Taal volcano is in a caldera system located in southern Luzon island and is one of the most active volcanoes in the Philippines. It has produced around 35 recorded eruptions since 3,580 BCE, ranging from VEI 1 to 6, with the majority of eruptions being a VEI 2. The caldera contains a lake with an island that also contains a lake within the Main Crater (figure 12). Prior to 2020 the most recent eruption was in 1977, on the south flank near Mt. Tambaro. The United Nations Office for the Coordination of Humanitarian Affairs in the Philippines reports that over 450,000 people live within 40 km of the caldera (figure 13). This report covers activity during January through February 2020 including the 12 to 22 January eruption, and is based on reports by Philippine Institute of Volcanology and Seismology (PHIVOLCS), satellite data, geophysical data, and media reports.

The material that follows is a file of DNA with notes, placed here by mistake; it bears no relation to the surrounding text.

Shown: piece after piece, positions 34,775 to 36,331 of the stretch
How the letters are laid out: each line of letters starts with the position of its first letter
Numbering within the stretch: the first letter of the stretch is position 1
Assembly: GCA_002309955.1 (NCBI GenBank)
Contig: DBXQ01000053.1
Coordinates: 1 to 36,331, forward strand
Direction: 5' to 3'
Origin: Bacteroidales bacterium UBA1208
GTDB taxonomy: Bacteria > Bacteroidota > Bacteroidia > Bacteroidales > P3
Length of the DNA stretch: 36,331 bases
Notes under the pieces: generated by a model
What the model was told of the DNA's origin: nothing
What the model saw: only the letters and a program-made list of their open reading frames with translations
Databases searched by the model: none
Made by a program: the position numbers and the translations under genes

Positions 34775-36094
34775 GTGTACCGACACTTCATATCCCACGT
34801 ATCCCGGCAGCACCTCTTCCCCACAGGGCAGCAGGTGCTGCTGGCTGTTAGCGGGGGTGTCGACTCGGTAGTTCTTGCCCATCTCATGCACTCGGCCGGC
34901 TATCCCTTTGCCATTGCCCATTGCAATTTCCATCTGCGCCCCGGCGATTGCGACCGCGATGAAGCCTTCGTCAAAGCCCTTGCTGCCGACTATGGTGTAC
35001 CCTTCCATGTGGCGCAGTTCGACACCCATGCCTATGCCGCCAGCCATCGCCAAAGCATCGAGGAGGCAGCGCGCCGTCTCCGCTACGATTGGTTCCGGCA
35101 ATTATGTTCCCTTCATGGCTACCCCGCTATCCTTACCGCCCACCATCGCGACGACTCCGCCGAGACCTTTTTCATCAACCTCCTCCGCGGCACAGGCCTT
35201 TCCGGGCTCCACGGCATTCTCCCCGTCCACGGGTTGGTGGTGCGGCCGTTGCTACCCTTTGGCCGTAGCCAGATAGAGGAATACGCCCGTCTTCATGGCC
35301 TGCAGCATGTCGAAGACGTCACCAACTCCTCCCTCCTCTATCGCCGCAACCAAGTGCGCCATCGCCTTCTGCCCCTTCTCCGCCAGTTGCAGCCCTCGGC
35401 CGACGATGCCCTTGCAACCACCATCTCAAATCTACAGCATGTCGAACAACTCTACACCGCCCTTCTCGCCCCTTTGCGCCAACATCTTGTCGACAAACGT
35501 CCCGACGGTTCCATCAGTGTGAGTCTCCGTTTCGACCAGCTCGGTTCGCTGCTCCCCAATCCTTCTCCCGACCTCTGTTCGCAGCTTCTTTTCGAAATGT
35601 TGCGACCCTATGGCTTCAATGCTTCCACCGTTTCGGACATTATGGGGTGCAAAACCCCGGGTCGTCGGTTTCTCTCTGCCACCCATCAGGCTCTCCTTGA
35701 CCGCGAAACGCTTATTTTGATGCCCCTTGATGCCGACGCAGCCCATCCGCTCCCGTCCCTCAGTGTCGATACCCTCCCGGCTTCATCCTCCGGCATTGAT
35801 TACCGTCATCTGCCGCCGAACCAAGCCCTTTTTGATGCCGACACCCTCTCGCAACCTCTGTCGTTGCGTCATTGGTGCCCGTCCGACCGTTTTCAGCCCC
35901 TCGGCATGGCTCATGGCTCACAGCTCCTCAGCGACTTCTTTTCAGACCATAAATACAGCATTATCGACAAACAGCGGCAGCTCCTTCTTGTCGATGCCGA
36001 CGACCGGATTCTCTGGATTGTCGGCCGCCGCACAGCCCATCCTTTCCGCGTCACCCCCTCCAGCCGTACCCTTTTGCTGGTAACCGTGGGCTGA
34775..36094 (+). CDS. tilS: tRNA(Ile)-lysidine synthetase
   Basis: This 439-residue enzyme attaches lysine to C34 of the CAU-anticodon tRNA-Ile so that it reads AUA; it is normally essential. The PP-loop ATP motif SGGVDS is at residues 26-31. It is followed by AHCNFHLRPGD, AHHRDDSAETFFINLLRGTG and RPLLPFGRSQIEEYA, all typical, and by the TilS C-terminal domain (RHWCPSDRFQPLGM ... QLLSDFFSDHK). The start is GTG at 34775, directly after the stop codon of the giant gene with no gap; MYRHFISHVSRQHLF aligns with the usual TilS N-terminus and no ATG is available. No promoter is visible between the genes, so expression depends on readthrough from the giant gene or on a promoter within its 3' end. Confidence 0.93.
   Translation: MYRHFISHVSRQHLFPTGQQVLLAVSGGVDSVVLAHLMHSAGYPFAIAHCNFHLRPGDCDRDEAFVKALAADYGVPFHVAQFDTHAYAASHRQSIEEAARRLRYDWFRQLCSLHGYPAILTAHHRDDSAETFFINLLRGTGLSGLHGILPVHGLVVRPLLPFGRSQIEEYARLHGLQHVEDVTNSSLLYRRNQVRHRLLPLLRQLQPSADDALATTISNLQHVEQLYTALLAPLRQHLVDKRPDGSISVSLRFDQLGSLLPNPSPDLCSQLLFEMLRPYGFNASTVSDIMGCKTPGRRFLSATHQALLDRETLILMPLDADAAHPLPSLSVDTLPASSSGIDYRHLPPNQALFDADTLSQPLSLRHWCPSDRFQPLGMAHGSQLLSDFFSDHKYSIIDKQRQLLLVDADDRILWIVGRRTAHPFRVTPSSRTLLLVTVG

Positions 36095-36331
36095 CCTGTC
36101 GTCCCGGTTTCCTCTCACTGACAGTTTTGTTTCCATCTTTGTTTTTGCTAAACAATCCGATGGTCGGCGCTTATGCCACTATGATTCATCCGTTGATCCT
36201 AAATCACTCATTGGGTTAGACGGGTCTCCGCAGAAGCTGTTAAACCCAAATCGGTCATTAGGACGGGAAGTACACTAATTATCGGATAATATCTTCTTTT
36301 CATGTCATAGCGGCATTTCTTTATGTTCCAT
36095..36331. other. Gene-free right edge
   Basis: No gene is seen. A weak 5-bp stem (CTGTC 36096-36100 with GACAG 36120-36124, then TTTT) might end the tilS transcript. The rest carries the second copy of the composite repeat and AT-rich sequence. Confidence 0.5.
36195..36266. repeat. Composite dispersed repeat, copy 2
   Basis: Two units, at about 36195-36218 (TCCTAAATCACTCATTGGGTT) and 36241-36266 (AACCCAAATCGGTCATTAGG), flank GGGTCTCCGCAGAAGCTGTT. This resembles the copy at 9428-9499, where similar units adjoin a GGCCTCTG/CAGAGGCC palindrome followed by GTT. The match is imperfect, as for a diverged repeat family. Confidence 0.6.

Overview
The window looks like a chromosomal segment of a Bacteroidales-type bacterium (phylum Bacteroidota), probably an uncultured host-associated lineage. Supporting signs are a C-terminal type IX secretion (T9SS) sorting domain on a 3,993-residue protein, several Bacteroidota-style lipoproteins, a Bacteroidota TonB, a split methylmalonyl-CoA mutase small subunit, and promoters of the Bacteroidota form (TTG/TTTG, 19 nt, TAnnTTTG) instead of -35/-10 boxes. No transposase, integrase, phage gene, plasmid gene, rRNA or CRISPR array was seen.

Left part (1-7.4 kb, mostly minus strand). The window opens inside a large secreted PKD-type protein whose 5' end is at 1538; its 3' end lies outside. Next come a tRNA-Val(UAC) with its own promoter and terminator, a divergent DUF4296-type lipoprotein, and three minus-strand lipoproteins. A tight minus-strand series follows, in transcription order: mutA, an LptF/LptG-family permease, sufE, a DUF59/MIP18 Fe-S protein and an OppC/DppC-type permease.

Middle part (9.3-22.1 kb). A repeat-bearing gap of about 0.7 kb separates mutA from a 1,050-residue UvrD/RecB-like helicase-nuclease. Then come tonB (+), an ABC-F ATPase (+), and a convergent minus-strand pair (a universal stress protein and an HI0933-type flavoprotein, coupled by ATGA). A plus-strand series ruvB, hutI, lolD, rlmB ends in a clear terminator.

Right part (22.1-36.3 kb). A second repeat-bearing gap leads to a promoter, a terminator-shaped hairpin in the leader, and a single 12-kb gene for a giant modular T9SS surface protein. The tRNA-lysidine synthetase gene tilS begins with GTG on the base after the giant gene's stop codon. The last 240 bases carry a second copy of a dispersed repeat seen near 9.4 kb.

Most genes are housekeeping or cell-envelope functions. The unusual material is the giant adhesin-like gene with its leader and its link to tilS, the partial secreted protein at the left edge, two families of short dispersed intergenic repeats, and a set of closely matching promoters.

Figure (see Caption) Figure 12. Annotated satellite images showing the Taal caldera, Volcano Island in the caldera lake, and features on the island including Main Crater. Imagery courtesy of Planet Inc.
Figure (see Caption) Figure 13. Map showing population totals within 14 and 17 km of Volcano Island at Taal. Courtesy of the United Nations Office for the Coordination of Humanitarian Affairs (OCHA).